• San Jose State defensive lineman Cade Hall sacks Boise State quarterback Hank Bachmeier during the first half of Mountain West Conference championship game last December in Las Vegas. The Spartans, who square off with USC in the Trojans’ season opener on Sept. 4 season at the Coliseum, return all 11 starters on defense, including Hall, the 2020 MWC Defensive Player of the Year. (AP Photo/John Locher)

  • Returning San Jose State quarterback Nick Starkel is one of several reasons the Spartans broke through to win the Mountain West Conference title in 2020 and could make things interesting against USC in the Trojans’ season opener on Sept. 4 at the Coliseum. (AP Photo/John Locher)

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    San Jose State head coach Brent Brennan, a UCLA alumnus, looked like the next sacrificial coach when he was hired in 2017. He went 8-29 in his first three seasons but got a contract extension before the Spartans’ breakthrough 2020 season. (AP Photo/John Locher)

  • San Jose State athletic director Marie Tuite, center, looks up as players, including quarterback Nick Starkel, center left, and defensive lineman Cade Hall (92), celebrate with the championship trophy after defeating Boise State, 34-20, to win the Mountain West Conference title last December in Las Vegas. (AP Photo/John Locher)

San Jose State has marched through lakes of fire to get here.

For the moment, don’t tell the Spartans that the real heat dome is coming.

They represent the cannon fodder of the Football Bowl Subdivision. They play for the one-star recruits, the coaches who share cubicles, the programs that don’t have putt-putt golf courses in their football buildings, the ones that don’t have football buildings at all.

They love the game, practically by process of elimination. Why else would they play it?

“It’s hard to keep showing up when you keep losing games,” said Cade Hall, the 2020 Mountain West Conference Defensive Player of the Year.

San Jose State won the conference last year with a 7-0 regular-season record, although it lost its bowl game to Ball State when Hall and five other starters were out. Only two years ago, the Spartans were 1-11.

A program that practically had to give out coupons to lure fans now had games worth watching and did it in a year when no one could watch at all.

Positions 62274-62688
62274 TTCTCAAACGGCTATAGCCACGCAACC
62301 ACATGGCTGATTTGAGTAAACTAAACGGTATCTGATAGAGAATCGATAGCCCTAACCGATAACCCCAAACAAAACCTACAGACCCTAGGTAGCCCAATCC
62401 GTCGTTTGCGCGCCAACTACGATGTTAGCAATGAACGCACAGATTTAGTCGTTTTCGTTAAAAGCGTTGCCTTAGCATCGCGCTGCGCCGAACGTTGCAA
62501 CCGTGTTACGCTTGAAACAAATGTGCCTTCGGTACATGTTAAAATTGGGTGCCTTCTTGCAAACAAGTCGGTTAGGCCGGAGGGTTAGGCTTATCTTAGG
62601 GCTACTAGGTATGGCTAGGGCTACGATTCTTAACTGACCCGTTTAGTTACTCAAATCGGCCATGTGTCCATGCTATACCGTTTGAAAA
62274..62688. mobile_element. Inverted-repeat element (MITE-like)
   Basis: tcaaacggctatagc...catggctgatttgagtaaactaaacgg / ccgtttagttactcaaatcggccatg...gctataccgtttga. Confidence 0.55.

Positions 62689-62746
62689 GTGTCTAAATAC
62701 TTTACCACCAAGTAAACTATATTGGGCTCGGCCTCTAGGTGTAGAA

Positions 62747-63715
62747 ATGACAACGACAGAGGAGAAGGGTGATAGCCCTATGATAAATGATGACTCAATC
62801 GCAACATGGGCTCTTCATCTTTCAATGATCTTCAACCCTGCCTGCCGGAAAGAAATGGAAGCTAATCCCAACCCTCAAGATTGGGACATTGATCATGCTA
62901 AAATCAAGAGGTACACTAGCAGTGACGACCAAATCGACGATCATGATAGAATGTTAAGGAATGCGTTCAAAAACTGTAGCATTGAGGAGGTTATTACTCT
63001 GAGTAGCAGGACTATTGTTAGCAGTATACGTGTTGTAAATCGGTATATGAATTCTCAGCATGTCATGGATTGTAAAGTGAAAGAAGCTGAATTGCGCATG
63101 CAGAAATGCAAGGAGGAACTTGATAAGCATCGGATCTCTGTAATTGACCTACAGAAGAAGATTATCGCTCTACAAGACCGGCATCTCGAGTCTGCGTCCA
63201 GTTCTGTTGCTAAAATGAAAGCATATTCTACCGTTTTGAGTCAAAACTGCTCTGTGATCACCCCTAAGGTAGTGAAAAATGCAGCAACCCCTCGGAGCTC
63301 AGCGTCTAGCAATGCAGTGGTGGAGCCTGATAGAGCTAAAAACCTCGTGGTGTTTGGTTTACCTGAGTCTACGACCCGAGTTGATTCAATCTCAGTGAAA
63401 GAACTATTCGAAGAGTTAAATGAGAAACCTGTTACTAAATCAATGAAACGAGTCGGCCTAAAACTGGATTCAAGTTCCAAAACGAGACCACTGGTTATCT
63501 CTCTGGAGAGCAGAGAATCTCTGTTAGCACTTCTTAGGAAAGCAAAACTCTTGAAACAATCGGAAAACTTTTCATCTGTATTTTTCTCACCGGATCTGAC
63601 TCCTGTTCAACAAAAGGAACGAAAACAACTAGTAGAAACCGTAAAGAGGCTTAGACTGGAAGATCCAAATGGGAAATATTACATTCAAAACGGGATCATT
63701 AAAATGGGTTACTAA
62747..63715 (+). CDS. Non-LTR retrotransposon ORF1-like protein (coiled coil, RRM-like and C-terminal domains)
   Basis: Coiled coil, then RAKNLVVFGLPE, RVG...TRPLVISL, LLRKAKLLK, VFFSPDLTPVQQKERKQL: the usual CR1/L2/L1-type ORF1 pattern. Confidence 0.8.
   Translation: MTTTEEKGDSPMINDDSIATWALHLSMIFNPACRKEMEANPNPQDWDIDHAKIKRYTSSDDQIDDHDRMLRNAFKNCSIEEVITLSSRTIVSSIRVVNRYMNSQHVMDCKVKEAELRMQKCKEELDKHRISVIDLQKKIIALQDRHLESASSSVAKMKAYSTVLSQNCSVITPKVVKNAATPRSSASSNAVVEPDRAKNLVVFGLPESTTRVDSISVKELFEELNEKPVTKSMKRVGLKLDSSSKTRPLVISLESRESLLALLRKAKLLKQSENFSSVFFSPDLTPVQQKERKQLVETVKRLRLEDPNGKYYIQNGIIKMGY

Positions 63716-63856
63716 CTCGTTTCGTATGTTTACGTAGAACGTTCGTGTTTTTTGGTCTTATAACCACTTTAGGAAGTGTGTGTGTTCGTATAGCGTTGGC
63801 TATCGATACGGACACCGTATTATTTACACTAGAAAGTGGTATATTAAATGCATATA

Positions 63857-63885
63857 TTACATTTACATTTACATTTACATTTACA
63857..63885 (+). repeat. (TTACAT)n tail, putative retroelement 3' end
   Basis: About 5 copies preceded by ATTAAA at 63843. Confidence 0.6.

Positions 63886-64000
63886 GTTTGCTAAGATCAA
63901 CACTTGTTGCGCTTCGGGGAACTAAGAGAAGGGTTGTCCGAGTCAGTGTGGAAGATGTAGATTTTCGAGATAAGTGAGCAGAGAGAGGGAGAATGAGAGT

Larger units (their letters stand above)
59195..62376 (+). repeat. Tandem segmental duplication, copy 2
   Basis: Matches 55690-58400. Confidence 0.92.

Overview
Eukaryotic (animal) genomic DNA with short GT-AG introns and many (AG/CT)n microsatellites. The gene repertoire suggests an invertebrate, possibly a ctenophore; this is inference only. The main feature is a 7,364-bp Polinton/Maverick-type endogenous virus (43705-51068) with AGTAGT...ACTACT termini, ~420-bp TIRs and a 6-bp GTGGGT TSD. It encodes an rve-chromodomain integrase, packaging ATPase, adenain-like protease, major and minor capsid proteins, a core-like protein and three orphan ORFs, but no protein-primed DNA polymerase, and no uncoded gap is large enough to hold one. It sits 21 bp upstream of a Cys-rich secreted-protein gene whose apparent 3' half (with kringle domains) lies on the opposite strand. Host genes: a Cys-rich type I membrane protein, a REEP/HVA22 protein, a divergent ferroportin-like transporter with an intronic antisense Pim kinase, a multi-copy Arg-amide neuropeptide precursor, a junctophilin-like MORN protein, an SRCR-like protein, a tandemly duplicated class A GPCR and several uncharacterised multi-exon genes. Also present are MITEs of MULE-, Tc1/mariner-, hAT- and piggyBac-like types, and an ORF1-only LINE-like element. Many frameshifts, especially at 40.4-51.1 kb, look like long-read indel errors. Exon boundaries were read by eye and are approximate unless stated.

This year’s Spartans return all 11 defensive starters, plus quarterback Nick Starkel. They open their season against Southern Utah on Aug. 28 before meeting USC on Sept. 4 at the Coliseum. A close game, defined by USC fans as one decided by fewer than 40 points, is a possibility, and if it happens, the CDC will be giving free rabies vaccinations on the Coliseum concourse.

In any event, the Spartans will keep putting one foot ahead of the other in the race against reality.

Conference consolidation, with Texas and Oklahoma joining the SEC, will make for glitzier TV matchups and another reason not to watch the home team. The rewards for Name, Image and Likeness might actually help players in a one-team market like San Jose, but the wide-open transfer portal could lure precocious Spartans into trying the “big time.”

In 2004 the faculty voted to drop football. In response, the school reduced the percentage of university funds going to athletes from 3.2 percent to 2.

Who’s to argue? The Spartans drew an average of 12,184 fans in 2019 and have not had a home crowd of 20,000 since 2011 (against Navy). They have not had back-to-back winning seasons since a four-year streak that ended in 1992.

Brent Brennan, an Oregon State assistant and UCLA alumnus, looked like the next sacrificial coach when hired in 2017. He went 8-29 in his first three seasons but got a contract extension. Then came 2020.

“Those early years, we had to be positive,” said Derrick Odum, the defensive coordinator who came with Brennan. “As the games went on we kept making more good plays, so we had to point those out. We were down 28-0 to Colorado State and came back to lead 30-28 and then we lost, but we could show them what they were capable of. We played Army and were close at halftime and then turned it over five consecutive times to start the second half (and lost, 52-3). We weren’t going to beat them up over it.”

Because the top tier of high school players is identified so quickly and recruited so busily, there are a lot of Cade Halls underneath.

Hall was a dominant high school player at Bellarmine Prep in the San Jose suburbs, and his dad Rhett played at Cal and then for eight years with the San Francisco 49ers. Since there’s no easy checklist for brains and desire, Hall wasn’t recruited by Pac-12 programs.

“The coaches sold the fact that they were changing everything,” Hall said. “Even though we were losing so much, we knew we were on the right track.”

Hall’s video breakdowns of opposing blockers and his adherence to the nutrition programs built him into a force. Now at 6-foot-3 and 270 pounds, Hall has started 27 games and had 10 sacks last season.

The beacon of those building years was a 31-24 win at Arkansas in 2019, when the Spartans finished 5-7. Starkel was the Razorbacks’ quarterback that day. He was at Texas A&M before that. He’s entering his sixth collegiate season, and last year he threw for 16 touchdowns with four interceptions in the regular season.

Odum, meanwhile, tries to keep it interesting for his veteran defenders.

“A lot of things are second nature now,” he said. “We’ll have some new wrinkles, but when you see Nolan Ryan throw a fastball, you don’t try to change it. You see all the guys communicating on a high level before the ball is snapped. It’s a beautiful thing. That’s what you want.

“These guys have grown up together. The last thing we want is to be a flash-in-the-pan program.”

That’s why 2021 is so urgent. Out there somewhere, there’s a frying pan awaiting.